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Full, groomed eyebrows frame your face and can bring harmony to your features. Whether you have brows that are too light to see, are sparse, over-plucked, or just need a little definition, learning to use an Eyebrow Pencil can give you that shapely brow you're looking for. Keep reading to find out how to shape, define, and fill out your brows, plus techniques for drawing on a natural-looking eyebrow if you've lost your hair.
Find where your eyebrows should begin. Hold a pencil point up and vertical against your nose to see where your eyebrow should begin. The edge of the pencil that is closer to your nose marks the line where your brow should start. If it goes beyond that point, you should use tweezers to remove the excess hair. If it falls short, you will probably want to extend it to that point.
Use a white makeup pencil or a very light stroke from your brow pencil to mark this spot if you don't want to lose its precise location when you move the pencil.
Locate the ideal end point of your brow. Ideally, your eyebrow should end at a 45-degree angle from the outer corner of your eye. Still holding the pencil against the side of your nostril, pivot the point of the pencil away from your nose and to the outer corner of your eye. That is where the tail of your eyebrow should be.
You can mark this spot with a light dot from your Plastic Eyebrow Pencil, using that as a guide for tweezing or penciling in your brow later.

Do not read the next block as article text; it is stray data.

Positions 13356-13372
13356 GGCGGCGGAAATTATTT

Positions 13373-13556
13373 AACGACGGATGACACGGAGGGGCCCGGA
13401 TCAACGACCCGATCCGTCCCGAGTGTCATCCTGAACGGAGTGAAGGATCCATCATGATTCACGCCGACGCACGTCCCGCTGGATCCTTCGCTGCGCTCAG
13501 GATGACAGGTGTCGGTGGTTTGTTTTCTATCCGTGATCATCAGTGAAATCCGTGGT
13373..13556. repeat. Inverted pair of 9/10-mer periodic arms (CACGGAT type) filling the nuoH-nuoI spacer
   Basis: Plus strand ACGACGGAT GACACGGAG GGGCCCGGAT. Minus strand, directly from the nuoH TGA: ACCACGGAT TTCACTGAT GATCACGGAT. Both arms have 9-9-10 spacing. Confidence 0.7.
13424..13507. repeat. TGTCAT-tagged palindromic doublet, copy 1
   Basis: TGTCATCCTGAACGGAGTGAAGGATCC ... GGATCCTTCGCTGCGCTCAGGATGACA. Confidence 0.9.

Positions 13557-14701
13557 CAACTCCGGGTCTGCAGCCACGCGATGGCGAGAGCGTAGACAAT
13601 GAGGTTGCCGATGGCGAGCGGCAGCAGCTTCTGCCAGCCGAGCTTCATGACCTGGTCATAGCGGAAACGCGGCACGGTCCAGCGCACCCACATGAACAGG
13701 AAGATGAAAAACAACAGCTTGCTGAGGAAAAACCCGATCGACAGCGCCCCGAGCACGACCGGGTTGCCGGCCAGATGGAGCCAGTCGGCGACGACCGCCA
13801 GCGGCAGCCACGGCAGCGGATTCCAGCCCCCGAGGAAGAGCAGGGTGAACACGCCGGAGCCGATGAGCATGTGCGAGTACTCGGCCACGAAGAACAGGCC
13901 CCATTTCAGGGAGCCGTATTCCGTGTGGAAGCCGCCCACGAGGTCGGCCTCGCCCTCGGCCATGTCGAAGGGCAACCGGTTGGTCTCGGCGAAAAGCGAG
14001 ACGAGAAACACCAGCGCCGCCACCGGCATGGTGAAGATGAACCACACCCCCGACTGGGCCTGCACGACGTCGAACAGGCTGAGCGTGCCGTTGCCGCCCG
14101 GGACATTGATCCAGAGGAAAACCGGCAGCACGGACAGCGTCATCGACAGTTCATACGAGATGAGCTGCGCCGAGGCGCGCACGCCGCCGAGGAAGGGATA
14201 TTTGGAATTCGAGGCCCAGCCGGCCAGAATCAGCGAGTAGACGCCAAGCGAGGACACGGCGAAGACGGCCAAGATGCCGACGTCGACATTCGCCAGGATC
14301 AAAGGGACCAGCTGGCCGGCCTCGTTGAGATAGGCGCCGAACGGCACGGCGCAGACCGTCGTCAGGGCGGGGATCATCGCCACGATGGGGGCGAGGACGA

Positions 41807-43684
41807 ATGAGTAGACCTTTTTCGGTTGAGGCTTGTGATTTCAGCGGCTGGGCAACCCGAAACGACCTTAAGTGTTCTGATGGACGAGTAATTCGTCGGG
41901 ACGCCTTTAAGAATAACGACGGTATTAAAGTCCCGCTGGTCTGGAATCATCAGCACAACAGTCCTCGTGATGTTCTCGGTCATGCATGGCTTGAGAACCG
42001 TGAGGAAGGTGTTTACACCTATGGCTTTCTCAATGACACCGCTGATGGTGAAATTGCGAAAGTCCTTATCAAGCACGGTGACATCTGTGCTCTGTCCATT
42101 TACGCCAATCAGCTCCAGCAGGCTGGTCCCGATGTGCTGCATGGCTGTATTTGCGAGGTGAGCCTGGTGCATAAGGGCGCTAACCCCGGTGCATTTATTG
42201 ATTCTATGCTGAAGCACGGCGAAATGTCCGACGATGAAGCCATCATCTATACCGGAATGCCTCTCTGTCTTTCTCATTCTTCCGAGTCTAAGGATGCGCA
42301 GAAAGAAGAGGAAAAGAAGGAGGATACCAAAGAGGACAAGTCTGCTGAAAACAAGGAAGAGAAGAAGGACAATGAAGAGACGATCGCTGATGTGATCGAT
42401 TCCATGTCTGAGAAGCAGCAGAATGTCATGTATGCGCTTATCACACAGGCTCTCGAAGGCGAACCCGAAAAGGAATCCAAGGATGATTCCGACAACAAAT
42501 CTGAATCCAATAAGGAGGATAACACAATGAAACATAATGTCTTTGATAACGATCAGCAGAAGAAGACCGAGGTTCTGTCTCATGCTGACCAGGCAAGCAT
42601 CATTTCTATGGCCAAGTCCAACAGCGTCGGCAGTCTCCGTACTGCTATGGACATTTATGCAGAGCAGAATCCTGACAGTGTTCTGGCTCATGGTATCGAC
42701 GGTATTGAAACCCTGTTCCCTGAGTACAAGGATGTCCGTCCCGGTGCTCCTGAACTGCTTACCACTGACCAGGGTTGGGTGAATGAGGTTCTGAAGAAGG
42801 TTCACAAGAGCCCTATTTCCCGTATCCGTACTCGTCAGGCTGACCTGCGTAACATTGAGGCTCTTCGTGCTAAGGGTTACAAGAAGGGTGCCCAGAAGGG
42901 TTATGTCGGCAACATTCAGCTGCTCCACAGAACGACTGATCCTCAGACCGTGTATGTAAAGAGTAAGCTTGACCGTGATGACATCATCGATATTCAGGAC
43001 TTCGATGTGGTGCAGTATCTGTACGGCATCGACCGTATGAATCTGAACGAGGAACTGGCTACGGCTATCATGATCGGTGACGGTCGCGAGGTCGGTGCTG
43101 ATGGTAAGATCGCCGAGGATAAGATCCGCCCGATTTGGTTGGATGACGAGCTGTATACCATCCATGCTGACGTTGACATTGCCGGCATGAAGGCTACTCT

Find your ideal arch point. Look straight forward and line up the outer edge of the pencil with the outer edge of your iris to find where your arch should begin. Mark this spot with your white pencil so that you can find it easily for tweezing or penciling.
Determine if your eyebrows are the same height. Hold the pencil horizontally across the tops of your brows to check that they are about the same height. If they are not, don't immediately try to pluck them to the same size. You'll use the pencil later to build them up to a similar height.
The History of Eyeliner
Eyeliner defines the eyes—and eyeliner has come to define icons, eras, and social designations, too. It is symbolic of legends: Cleopatra; Twiggy; Prince; Marilyn Manson; Grace Jones; Boy George; Amy Winehouse. Eyeliner distinguishes a high school senior from a freshman; a YouTube tutorial aficionado from an amateur; a queen from her people.
Transcending fad, eyeliner has become a staple in countless popular makeup looks of the past century. To understand how eyeliner became so ubiquitous on faces across the world, I’ve traced its journey from Ancient Egypt, to flappers, to the makeup bags of every cosmetics-wearer you know. Let’s begin!
Eyeliner’s Origins in Kohl
Long before makeup artists demonstrated how to perfect a smokey eye on YouTube, the people of Ancient Egypt used kohl, the first recorded Glue Liquid Eyeliner-like substance known to historians, to trace their eyes. Kohl is a mixture of galena, a form of lead sulfide, and other minerals mixed with water, oil, or other soluble substances, like animal fat. Though its formulas have differed based on time, location, and the class of its wearers, its function has remained the same: to decorate eyes, brows, and occasionally other facial features.